By: Randy Tucker

Four generations after legendary Wyoming range detective Tom Horn was executed in Cheyenne, the war on rustlers, stolen cattle, and the lawmen who chased down these criminals remains alive and well. That work continues into the 21st century as rustling waxes and wanes with the roller-coaster prices of live cattle.

Border areas of western states are particularly vulnerable to the modern generation of rustlers.

Gone are the days of herding stolen cattle with horses, altering the brand with a “running iron” (a straight metal poker that when heated could add a bar, an angled line or any other shape to alter an existing brand), and then herding them to a remote location for dispersal.

Instead, modern rustlers use portable corrals, “gooseneck” stock trailers, and the cover of night to conduct their crimes.

Often the only evidence at a rustling location are the tire tracks of the truck and trailers involved, along with the telltale markings of makeshift panels put in place to capture the cattle. All-terrain vehicles have replaced the horse in most of these crimes.

Cattle markets are among the most unstable of all commodities. At times they make oil and gas pricing look stable.

When prices are low, they’re difficult to sell. Feed prices deplete any potential profit from this marginalized industry, though the prices at your local supermarket don’t ever reflect that trend.

When prices are high, cattle start disappearing from ranges, pastures, and feedlots.

That was the case in the 1970s, when after decades of reduced prices, cattle finally began to sell at profitable margins.

That’s when cattle began disappearing off the ranches in Niobrara County, the smallest of Wyoming’s 23 counties, but one, (in the eyes of rustlers) with a perfect location. Lusk, population 1,500 is the county seat and only one of two organized municipalities, along with Manville (pop. 120) in the entire county.

Niobrara County borders South Dakota and Nebraska on the east.

When cattle began to vanish, the only trace was tire tracks on the remote, dry grassland of ranches stretching between Jay Em and Mule Creek Junction.

The local sheriff’s department, the inspectors from the Wyoming Stock Grower’s Association and Wyoming state brand inspectors couldn’t locate the culprits.

Cattlemen took the matter into their own hands, hiring a private range detective, Ed Cantrell, as their ancestors once did with Tom Horn.

Cantrell came to Niobrara County with a wealth of law enforcement experience.

Cantrell served as an MP in the US Army in post-war Germany, before graduating from the Indiana Police Academy and working in law enforcement in his home state.

He was an avid hunter and fisherman, who visited Wyoming on one of his expeditions and fell in love with the state. He did a stint as a Wyoming Highway Patrolman stationed out of Rock Springs in the 1960s then resigned to become a range detective in Niobrara County.

His work is the stuff of legends among local ranchers.

The rustling ended abruptly a few months after Cantrell’s arrival and did not return.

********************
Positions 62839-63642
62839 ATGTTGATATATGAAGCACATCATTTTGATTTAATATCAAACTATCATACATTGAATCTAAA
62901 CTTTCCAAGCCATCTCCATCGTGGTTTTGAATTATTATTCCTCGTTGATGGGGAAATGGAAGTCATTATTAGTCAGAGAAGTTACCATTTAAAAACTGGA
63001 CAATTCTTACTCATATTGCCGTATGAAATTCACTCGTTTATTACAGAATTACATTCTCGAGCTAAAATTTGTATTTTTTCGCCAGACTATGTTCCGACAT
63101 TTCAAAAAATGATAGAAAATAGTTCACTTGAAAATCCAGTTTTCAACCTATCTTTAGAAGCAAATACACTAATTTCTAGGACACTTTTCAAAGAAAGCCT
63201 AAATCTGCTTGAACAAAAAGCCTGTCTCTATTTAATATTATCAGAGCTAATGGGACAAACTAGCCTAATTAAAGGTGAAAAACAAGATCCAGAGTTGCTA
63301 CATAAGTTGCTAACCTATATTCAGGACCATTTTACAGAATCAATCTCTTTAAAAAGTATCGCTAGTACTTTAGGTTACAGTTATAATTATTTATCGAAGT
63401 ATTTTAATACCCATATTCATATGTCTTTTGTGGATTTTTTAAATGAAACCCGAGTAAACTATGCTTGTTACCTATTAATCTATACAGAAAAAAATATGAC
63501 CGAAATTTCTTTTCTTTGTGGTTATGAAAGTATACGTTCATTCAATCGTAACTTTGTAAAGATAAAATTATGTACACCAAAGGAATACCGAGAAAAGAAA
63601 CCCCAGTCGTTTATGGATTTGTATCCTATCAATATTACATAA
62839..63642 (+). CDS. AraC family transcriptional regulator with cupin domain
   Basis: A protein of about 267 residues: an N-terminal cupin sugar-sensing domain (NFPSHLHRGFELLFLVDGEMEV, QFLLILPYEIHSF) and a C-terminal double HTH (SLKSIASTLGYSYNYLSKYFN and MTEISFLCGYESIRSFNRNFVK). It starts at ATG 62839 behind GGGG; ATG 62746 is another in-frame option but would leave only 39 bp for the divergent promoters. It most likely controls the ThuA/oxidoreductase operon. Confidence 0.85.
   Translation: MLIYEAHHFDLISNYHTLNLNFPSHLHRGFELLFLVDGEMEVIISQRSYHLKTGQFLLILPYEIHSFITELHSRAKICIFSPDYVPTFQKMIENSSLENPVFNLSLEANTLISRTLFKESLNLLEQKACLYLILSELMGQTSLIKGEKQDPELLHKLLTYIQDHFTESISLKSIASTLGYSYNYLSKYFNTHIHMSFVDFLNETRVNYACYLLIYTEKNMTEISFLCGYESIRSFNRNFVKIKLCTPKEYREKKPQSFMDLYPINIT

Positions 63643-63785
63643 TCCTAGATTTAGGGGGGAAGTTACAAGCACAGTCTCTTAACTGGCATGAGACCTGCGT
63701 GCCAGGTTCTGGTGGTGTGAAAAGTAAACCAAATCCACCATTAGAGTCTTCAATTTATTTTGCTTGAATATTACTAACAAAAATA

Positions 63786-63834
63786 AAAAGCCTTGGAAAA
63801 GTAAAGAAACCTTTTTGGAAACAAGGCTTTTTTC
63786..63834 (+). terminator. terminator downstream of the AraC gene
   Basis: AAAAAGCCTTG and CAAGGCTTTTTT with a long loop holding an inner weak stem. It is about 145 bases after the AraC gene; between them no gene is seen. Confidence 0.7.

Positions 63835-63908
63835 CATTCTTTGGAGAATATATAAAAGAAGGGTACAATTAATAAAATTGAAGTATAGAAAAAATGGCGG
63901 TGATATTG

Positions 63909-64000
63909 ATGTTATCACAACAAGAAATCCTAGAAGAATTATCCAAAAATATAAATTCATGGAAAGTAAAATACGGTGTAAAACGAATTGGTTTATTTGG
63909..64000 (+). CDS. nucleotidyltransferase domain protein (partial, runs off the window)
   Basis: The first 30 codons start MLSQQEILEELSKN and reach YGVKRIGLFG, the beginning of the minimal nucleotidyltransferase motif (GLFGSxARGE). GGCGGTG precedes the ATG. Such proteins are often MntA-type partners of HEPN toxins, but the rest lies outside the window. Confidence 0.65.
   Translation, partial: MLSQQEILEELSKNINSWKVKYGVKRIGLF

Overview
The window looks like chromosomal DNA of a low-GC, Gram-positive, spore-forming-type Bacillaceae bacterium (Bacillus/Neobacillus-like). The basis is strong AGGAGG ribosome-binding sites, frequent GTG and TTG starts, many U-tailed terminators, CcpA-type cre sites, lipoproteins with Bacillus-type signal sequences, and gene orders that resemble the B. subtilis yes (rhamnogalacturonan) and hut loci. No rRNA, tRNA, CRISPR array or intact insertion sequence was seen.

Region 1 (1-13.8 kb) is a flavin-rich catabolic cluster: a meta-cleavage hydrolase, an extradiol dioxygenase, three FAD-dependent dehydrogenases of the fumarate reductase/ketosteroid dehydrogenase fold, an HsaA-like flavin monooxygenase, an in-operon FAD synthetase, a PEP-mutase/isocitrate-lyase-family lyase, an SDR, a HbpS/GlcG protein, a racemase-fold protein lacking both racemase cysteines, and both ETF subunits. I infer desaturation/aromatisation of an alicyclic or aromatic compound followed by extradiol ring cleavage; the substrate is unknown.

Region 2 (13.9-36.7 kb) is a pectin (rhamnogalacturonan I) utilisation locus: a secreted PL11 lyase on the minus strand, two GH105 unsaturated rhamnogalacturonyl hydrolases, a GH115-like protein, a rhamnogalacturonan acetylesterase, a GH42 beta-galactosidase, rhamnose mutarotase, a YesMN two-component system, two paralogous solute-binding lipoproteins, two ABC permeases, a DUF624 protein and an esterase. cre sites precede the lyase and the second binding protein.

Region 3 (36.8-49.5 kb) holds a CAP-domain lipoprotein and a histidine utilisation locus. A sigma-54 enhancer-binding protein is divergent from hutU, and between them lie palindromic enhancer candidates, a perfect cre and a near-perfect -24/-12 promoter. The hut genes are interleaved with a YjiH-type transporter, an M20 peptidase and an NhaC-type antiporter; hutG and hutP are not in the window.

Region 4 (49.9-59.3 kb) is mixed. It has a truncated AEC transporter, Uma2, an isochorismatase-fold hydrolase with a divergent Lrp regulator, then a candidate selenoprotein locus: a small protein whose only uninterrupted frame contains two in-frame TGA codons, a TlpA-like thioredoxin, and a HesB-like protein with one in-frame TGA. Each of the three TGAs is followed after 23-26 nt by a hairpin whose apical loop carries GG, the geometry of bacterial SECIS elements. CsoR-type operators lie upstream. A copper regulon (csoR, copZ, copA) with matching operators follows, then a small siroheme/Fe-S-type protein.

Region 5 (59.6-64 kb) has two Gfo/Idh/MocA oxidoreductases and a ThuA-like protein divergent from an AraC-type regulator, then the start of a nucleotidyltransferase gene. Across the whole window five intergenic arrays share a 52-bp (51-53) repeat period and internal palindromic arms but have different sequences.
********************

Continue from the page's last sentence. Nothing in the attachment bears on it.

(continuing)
Cantrell had never killed anyone officially in the line of duty at that time, but local legends tell of unmarked graves in the vastness of short grass prairie separating Lusk from Lance Creek 45 miles to the northwest.

None of these claims were ever substantiated.

What is substantiated is that Cantrell lost his oldest son in an automobile accident in 1976, leading to a life-changing decision.

Cantrell moved back to Rock Springs where he took a position as safety director with a battered, demoralized Rock Springs Police Department.

Rock Springs was a town right out of the Wild West in the late 1970s. A boomtown, full of young men with disposable income and an active criminal element more than willing to separate the young miners from their paychecks.

He formed a detective division and began the arduous process of “cleaning up the town.”

In the process of rebuilding the police force, he hired Michael Rosa, as a detective.

Rosa was an undercover narcotics officer, working to expose known mob dealers in the small western town along the Interstate 80 drug corridor.

The relationship between Cantrell and Rosa had deteriorated over the previous months.

On the night of July 15, 1978, Rosa sat in the middle of the back seat of an undercover car, with a glass of wine between his feet.

The action came quick and with deadly consequences as Cantrell pulled his .38 caliber revolver and shot Rosa right between the eyes, killing instantly with a single shot.

Cantrell told investigators it was self defense, he knew Rosa was going to kill him, “He could see the look in his eyes.”

A sensational trial ensued with Cantrell represented by world-famous defense attorney Gerry Spence, a Wyoming native with a tremendous track record in court.

Spence was the attorney representing Karen Silkwood when she exposed chemical giant Kerr-McGee in one of the largest whistleblower cases in American history.

His book, “Gunning for Justice” detailed the life and trial of Cantrell in detail.

Spence won the case, Cantrell was acquitted, thanks to substantial donations from the ranchers in Niobrara County who appreciated his work in eliminating one of the worst modern rustling rings in modern history.

Cantrell passed away in Salt Lake City in 2004 at 76. He remains one of the most famous modern lawmen in the almost tamed American West.